In light of yesterday’s post from Sebastian about concerns over messaging from NRA, and combined with the effort I’ve noted from Mother Jones to try and divide and conquer, the left-wing magazine is now trying to promote the notion that NRA doesn’t really have much in the way of grassroots and that everyone is just a paid shill of the evil gun lobby.
Their argument is that the NRA News commentators are paid, so therefore they aren’t really the grassroots of the gun culture. There’s just one big glaring problem with their story: the evidence doesn’t support it. Sure, the NRA News team and the commentators themselves have confirmed they are paid now, but Mother Jones ignores the fact that these people only got picked up because they were already actively part of the grassroots gun culture.
For example, they say this about Colion Noir:
Team member Noir recently confirmed in the Los Angeles Times that he was approached by the NRA and agreed to a deal, but also declined to discuss his compensation.
It makes it sound like NRA went out and to just find a black guy and offer him money to spit out pro-gun talking points. What Mother Jones leaves out is that Noir was brought on as staff in March 2013, but he already built a successful Twitter/Facebook/YouTube/Instagram following long before that in 2011 (or 2012, in the case of Instagram). He was approached to come on as staff because he was particularly successful as part of the grassroots gun culture.
For another commentator, Billy Johnson, he came onto NRA’s radar because he decided to make a video about real gun violence statistics at the end of 2012. That single video has more than 1.2 million views. Think about that. A video about statistics posted during the holidays has pulled in more than 1.2 million views. Billy Johnson told followers that NRA News didn’t contact him until the summer of that year. In other words, they found him only because he was already successful as a grassroots commentator speaking to Second Amendment issues.
The other commentators have similar stories, but slightly different backgrounds in the grassroots gun culture. None of those pesky little facts about the history of involvement that each of these men and women had in the grassroots gun culture is ever mentioned, and I suspect that is on purpose. It wouldn’t help their cause to remind politicians that while these people are currently paid staff of NRA News, their backgrounds in the issue before they were paid represent hundreds of thousands of people all involved in promoting the Second Amendment and the shooting sports.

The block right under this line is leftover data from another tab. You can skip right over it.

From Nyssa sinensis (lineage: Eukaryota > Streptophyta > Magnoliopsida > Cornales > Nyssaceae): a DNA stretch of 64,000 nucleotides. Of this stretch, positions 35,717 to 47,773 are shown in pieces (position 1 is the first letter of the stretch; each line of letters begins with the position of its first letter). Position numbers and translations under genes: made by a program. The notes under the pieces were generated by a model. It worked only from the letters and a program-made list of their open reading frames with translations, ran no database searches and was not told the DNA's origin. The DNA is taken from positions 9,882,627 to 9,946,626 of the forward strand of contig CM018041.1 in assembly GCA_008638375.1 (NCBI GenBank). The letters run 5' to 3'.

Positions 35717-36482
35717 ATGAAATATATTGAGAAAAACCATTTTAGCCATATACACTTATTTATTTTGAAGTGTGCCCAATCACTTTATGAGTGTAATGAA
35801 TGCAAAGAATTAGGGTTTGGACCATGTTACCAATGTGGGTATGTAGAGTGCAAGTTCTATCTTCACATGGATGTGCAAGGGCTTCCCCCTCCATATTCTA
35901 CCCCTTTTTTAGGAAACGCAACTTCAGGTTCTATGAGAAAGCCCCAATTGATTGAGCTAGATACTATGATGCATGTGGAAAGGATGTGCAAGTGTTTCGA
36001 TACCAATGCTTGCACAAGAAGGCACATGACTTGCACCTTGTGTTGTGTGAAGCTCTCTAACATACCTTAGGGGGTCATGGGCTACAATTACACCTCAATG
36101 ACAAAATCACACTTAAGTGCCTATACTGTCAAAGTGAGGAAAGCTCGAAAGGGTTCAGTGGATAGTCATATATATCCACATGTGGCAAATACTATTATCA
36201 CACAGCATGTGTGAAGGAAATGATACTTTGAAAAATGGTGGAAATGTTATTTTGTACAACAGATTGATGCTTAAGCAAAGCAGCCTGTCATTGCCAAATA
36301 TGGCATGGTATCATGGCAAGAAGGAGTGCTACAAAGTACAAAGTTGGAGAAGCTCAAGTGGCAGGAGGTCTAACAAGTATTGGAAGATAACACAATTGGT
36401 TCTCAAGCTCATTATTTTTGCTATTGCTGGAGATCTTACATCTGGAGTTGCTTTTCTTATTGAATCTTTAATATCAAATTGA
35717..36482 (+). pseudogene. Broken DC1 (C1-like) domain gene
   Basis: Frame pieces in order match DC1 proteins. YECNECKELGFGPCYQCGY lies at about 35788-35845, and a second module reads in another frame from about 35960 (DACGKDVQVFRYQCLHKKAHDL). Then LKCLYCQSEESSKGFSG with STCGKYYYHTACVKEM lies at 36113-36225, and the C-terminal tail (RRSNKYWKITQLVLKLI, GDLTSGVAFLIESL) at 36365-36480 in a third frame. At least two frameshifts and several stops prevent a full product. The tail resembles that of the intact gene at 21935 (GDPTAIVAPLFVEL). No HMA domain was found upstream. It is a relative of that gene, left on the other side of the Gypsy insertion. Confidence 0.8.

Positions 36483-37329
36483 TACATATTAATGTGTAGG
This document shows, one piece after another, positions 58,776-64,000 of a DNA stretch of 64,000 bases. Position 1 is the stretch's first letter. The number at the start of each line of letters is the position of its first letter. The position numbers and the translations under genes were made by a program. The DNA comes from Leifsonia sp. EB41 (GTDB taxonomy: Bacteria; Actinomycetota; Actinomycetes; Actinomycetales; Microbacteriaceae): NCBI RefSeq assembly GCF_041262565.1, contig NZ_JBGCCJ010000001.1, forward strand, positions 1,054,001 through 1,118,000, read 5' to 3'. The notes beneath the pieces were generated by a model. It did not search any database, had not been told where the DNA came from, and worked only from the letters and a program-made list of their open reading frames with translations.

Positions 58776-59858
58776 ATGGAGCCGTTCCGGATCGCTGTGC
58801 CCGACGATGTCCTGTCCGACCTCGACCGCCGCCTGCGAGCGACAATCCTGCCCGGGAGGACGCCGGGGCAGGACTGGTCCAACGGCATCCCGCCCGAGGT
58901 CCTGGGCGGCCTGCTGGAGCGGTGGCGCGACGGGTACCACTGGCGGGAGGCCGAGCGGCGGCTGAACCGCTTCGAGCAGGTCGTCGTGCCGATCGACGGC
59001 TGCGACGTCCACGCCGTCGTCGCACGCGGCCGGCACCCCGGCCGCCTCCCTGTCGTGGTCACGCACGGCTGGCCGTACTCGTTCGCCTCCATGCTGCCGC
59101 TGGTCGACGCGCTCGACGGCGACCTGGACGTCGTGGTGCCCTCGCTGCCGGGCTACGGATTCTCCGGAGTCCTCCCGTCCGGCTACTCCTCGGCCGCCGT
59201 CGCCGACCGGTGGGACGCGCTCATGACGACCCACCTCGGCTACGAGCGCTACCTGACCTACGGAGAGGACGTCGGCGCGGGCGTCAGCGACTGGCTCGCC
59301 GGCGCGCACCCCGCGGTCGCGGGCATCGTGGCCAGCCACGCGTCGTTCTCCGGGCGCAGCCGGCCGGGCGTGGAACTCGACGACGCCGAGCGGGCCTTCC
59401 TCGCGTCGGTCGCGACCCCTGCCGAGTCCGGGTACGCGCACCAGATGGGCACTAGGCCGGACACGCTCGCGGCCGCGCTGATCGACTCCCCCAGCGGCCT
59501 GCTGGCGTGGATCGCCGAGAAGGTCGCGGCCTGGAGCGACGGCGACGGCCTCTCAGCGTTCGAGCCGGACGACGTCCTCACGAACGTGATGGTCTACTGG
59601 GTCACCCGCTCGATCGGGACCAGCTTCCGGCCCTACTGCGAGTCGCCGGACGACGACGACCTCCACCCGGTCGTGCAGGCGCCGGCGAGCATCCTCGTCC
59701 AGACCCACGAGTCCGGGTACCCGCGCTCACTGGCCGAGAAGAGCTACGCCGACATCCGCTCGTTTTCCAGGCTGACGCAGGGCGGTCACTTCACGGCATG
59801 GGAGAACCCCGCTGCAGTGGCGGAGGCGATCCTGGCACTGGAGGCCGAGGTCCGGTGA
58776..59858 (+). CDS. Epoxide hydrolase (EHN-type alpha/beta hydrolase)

Of course, I would also say that NRA needs to remember this lesson as well. Sure, Ackerman McQueen may have put some of the better grassroots spokesmen on the payroll to roll out a few decent videos, but those spokesmen aren’t NRA’s power. NRA’s power lies in the millions who vote their gun rights, organize their shooting leagues, and bring the message of the Second Amendment to their family and friends. One reason I’m concerned that some in Fairfax may be forgetting this is because I only heard one speech that actually acknowledged this real power of our movement.
Even the Grassroots Seminar this year wasn’t promoted very much. It was left out of the event app, is nearly impossible to find on the Annual Meeting website and schedule, and was smaller as a result of the missed opportunities for promotion. An annual election volunteer coordinator event was cut this year, though Sebastian & I still reached out to Grassroots staff to have a chat on strategies and organizing in the movement. Granted, one factor in participation is likely a feeling of a little burnout because the movement has had to be “on” constantly for at least two years now, but NRA just needs to remember that a snazzy video channel and fancy posters don’t replace the rest of the field of grassroots activists.
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